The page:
The scene of a fatal semi incident on Interstate 70 that I covered in July. The driver perished in a fire that resulted from the crash. (Banner Graphic/BRAND SELVIA)
Published in the 2022 edition of the Banner Graphic's Salute to Putnam County's First Responders.
I will sometimes think back on the fatal two-vehicle collision that occurred on State Road 42 last year. It is still one that is hard to reconcile, both as a reporter and as a “civilian.”
I remember how stock-still the place would’ve been if not for the cicadas. How I was thinking, “What the heck was that?” as I drove back home to Greencastle just wanting to have my lunch.
In a word, it was surreal.
I was content getting my information from Sheriff Scott Stockton and writing up the article. I wanted to treat it as another, though decidedly more serious, wreck.
Then I later saw the Putnam County Sheriff’s Office’s Facebook post of a photo I took of Cpl. Scott Ducker, wondering how, maybe why, he had to tell family their loved ones were dead. I broke down before I finally went to bed.
For me, “42” was a powerful juncture with the first responders who were there. Tragic as it was, this experience affirmed that though we all had a job to do, we were still people.
I’ve personally went out to three other fatals since. There is the one that occurred at the railroad bridge northeast of Greencastle a little more than a year ago. Then the double-fatality near Fincastle in May and the semi fire on Interstate 70 in July.
I hope this isn’t taken as dismissive, but covering fatal incidents has sort of become “business as usual.” A few of our firefighters, police officers and EMS personnel might back me up on this to a point.
I think it’s relatable to my and firefighters’ eagerness for a burn to come along. We don’t wish for it to happen, but we hate going without a “good” one. It’s part of the ethos, the commitment, of what we do.
You might characterize this, though, as having a morbid curiosity. But when it comes to wrecks and fires, I’m chasing firetrucks, so to speak. Putting it that way, I think there’s an honest thrill to being in the thick of it.
More to that curiosity, I recall a Greencastle firefighter telling me that, if he could help it, I would never see a burned body. But I did when I went on that semi fire.
As I told one of the state troopers who worked the scene, I wanted to confirm it for myself. I also did not have my camera as the deceased was removed from the wreckage. I have more integrity than that as a reporter.
It was a distinct feeling I got in my gut. It was a mix of unease and, perhaps, that morbid curiosity of seeing something like this for the first time.
However, I wasn’t unsettled by the individual’s condition such as it was. As I left and drove ahead on I-70, through Brazil and back to Greencastle, I just had my playlist going.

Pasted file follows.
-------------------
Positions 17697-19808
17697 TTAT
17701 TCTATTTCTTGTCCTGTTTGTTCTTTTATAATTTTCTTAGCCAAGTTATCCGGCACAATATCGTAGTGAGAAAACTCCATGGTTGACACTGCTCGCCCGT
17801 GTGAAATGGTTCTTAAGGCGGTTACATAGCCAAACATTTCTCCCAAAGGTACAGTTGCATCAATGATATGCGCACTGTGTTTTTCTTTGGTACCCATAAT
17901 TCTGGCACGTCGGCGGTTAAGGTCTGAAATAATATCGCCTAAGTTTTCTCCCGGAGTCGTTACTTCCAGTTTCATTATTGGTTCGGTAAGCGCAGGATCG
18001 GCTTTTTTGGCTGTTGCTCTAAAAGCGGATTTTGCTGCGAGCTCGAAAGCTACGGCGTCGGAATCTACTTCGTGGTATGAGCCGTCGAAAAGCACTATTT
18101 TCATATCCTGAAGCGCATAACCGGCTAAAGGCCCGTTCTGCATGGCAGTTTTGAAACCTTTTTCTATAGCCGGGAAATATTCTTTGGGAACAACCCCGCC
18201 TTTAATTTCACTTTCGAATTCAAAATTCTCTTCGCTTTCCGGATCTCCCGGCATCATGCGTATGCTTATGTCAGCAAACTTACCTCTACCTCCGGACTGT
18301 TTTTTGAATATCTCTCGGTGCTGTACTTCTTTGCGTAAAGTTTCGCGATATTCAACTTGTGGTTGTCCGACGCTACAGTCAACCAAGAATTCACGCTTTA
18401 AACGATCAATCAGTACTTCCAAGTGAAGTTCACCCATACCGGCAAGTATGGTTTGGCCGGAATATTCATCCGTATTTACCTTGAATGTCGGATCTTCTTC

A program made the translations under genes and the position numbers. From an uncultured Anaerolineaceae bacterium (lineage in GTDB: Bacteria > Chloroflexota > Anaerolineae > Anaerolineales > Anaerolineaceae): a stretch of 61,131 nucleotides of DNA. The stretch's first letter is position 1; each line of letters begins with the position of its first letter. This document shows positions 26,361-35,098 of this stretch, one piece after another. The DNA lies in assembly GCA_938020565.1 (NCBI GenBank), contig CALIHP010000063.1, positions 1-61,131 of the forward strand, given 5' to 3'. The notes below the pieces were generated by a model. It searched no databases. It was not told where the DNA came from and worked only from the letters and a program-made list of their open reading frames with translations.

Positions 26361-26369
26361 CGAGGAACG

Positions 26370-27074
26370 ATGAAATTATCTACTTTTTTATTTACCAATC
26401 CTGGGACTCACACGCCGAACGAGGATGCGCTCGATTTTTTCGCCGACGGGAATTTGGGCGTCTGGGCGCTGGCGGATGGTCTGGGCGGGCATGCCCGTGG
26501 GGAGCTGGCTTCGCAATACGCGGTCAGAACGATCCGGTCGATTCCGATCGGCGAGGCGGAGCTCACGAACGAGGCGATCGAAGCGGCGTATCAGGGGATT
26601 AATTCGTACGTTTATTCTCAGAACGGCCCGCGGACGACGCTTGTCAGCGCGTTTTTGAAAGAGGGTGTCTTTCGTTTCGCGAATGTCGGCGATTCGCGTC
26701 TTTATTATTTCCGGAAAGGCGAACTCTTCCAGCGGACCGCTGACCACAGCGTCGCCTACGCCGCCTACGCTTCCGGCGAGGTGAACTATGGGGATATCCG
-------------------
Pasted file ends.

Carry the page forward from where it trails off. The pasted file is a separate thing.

You go back, Jack, do it again, wheel turnin’ ‘round and ‘round/You go back, Jack, do it again
Ooh, loneliness will blind you/In between the wrong and the right/Coming right behind you/Swear I’m gonna find you one of these nights
Frank Zappa and the Mothers/Were at the best place around/But some stupid with a flare gun/Burned the place to the ground
You gotta slow down, sweet talkin’ woman/You’ve got me runnin’, you’ve got me searchin’
Here’s something that you’re never gonna forget/B-b-b-baby, you just ain’t seen n-n-n-nothin’ yet
What happened was just that.
I acted on my due diligence, my want, to be there and report on it. I remained objective, but still aware of that gut feeling. This is a prerogative that I don’t take for granted.
The emotional toll our first responders cope with working such incidents has never been lost on me. And it shouldn’t merely be acknowledged, but rather shared in good faith.
I took the day after 42 to process what I saw, and, naturally, got out a blog post about it. I’ve been open otherwise with some about how I felt. I quickly found out that the raw sadness I felt was valid.
No matter what your position or purpose is, I think that it takes some courage to lend an ear to someone. Being cripplingly shy as I can be, I haven’t done so in various circumstances.
For one’s reactions to such things to make sense, though, I believe you have to talk about them honestly. I hope that all of our first responders would absolutely back me up on that.
A mannerism I’ve seen with them is that it’s okay sometimes to smile, and even laugh, through it all. They have their own idiosyncratic sense of humor. I guess that I’m still trying to find mine.
We can never forget our basic humanity, but this is as we don’t lose sight of what we are called to do for the community. What it comes down to is that we get right back at it.